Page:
Or that about one olive oil tree in Tuscany will produce one litre of olive oil?
Let me put some more context into the real value of good oil. If the tree is damaged and then replanted, it can take between 5 and 12 years for an olive oil tree to yield fruit that is good enough to process into oil.
When a tree is pruned, ideally every two years, it will take about 1-2 years in order for that tree to yield good fruit.
Not to mention the work that goes into harvesting good olives. Once an olive falls from its tree, it starts the fermentation process. And in most cases these olive will be over ripe, which means that the quality of the oil produced will already be less than optimal.
The olives want to be picked from its branches in order to avoid over ripeness, bruising and pre-fermentation. This means that control tests have to be conducted around the harvest time to pick the optimal time to harvest the best olives for new oil production.
Can you see now why the minimum cost to produce oil is roughly about thirteen euros ($18 CAD)? And that’s before production, shipping, and profit. This means that you are probably looking to spend at least around forty dollars for a good quality olive oil.
So how do you explain those $7.99 bottles of “Extra Virgin Olive Oil” 1L bottles being sold at supermarkets? Mmm, makes you think doesn’t it? I don’t know if I would trust that label if I were you.
Olive oil also has a declining lifespan. This means that unlike wine, it does not age well at all. When buying olive oil you want to look at the harvest date, not just the bottling date. A lot of the oils out there, are past due or worse yet are harvested late resulting in bad quality olive oil as I explained above.
Like wine, olive oil is yet another world that the world does not know much about, especially millennials like you and me. There is so much to know about its production, taste, and pairings. However, you can start like me by being curious and looking into this new and evolving world of real olive oil.
After stuffing our faces and our bellies with all the Tuscan specialities, Fil, his wife, and I took a walk through the groves where Fil showed me the different types of trees along with the different stages of the olives. He gave me some pointers on how the olives should look and feel when they are premature, ready, and over ripe.
He also showed me a very special type of olive oil tree that produces white olives. In order to properly produce this oil, the olives have a very small window of time to be harvested, as they ripen extremely fast.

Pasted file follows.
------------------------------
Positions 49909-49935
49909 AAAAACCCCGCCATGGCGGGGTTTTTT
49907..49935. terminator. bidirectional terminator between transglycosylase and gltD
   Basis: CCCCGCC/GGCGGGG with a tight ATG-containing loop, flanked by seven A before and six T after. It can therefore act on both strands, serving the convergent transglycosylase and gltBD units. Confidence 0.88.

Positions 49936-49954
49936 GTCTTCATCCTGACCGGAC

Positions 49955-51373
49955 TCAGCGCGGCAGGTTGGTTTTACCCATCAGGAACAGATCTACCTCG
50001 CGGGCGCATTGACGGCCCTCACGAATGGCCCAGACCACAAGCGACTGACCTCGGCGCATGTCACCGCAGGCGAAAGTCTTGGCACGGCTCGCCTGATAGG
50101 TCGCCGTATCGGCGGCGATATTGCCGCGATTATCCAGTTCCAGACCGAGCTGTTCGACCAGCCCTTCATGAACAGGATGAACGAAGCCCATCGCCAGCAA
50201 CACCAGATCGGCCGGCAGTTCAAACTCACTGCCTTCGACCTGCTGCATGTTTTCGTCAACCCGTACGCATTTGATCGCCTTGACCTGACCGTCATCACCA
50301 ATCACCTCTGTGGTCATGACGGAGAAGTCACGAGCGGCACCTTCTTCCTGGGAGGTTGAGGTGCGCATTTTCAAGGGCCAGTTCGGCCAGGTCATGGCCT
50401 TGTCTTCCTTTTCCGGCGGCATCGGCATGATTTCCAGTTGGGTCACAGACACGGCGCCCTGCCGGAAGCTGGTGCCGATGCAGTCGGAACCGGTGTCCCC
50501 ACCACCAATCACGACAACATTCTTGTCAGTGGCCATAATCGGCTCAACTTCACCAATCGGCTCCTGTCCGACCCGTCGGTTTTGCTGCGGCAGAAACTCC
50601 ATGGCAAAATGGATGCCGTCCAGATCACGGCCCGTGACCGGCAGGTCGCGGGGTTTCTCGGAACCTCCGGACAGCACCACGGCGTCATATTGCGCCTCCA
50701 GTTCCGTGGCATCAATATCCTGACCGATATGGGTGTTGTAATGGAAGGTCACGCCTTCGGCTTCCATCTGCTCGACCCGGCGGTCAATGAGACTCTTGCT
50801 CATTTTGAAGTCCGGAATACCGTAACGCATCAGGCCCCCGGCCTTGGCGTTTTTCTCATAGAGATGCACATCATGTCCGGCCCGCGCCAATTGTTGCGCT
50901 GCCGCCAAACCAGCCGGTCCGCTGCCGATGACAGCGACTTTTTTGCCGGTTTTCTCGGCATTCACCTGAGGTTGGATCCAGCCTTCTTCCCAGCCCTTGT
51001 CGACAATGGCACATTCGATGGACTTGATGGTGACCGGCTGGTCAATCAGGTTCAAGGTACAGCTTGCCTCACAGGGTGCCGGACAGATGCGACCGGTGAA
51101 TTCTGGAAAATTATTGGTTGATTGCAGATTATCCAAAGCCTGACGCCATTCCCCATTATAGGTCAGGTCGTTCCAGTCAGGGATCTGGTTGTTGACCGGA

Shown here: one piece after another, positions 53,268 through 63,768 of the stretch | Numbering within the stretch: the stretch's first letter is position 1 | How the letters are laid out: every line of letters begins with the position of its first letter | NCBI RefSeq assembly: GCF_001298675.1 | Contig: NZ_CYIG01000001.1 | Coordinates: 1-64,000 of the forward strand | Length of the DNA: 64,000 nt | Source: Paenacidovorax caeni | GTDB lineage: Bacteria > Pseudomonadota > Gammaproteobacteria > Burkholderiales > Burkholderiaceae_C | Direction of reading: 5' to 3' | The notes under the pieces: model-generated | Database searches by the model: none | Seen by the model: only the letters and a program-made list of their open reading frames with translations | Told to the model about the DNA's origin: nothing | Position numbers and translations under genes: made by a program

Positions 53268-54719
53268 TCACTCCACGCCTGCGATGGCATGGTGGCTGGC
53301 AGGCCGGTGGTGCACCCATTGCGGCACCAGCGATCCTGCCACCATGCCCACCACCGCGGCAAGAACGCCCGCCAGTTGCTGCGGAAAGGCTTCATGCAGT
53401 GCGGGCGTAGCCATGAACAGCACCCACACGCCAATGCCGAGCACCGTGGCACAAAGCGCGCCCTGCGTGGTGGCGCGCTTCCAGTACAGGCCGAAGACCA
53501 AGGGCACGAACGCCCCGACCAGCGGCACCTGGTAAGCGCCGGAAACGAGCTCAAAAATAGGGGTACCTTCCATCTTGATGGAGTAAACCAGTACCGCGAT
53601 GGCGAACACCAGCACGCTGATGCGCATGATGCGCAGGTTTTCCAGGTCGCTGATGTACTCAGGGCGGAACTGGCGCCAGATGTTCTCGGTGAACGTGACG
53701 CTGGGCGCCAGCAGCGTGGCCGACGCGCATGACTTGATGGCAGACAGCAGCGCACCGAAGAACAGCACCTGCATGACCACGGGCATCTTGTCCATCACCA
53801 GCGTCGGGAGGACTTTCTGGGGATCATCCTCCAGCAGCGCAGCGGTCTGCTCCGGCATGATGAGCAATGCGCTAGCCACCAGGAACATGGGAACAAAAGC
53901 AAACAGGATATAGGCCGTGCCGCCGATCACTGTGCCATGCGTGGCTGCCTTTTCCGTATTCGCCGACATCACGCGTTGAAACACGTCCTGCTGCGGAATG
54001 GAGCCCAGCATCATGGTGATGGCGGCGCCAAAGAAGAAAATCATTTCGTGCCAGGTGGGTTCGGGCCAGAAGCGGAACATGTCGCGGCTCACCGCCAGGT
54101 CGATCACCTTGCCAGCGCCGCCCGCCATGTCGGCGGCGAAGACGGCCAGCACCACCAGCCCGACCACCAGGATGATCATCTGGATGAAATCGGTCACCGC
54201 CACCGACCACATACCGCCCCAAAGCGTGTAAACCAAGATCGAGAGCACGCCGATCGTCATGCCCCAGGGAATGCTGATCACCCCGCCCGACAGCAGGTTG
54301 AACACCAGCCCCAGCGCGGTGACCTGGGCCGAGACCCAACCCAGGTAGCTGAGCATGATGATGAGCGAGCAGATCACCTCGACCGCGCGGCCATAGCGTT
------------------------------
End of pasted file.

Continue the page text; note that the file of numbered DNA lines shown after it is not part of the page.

I also learned about the amount of work that goes into a grove. Pruning must be done to maintain the trees in good condition. The trees need lots of space in order to breath. They say that the trees should be pruned in such a way that a bird can fly through them no problem.
If no proper maintenance is kept, then the branches will grow out without any control, reducing the quality of the olives and thus the oil. These unmaintained trees are hard to harvest and when the industry has pushed prices of oil down this is usually one of the main reasons of how abandoned groves occur.
Another cool fact about Abandoned Grove, is that they actually have “rescued” and brought back to life the once abandoned groves to produce their limited quantity and high quality real extra virgin olive oil.
I had such a great Sunday afternoon in the countryside of Florence among the Tuscan hills with Fil and his wife at the Festa. It was such a cool experience to be gathered in such an Italian family setting, eating some good home cooked food and drinking some good old table wine.
Getting a chance to taste and learn more about real olive oil was a great experience as well, one that has sparked my interest to educate myself and hopefully you guys more about. I look forward to getting back to Canada and working with Fil on some tasting projects in order to understand a little better on the different tastes olive oil can have. So stay tuned for that you guys and until then, check out @abandonedgrove on IG for some cool videos on real olive oil from experts in the field!
Also, Abandoned Grove will be releasing a documentary on properly produced olive oils in 2019. So can’t wait for that!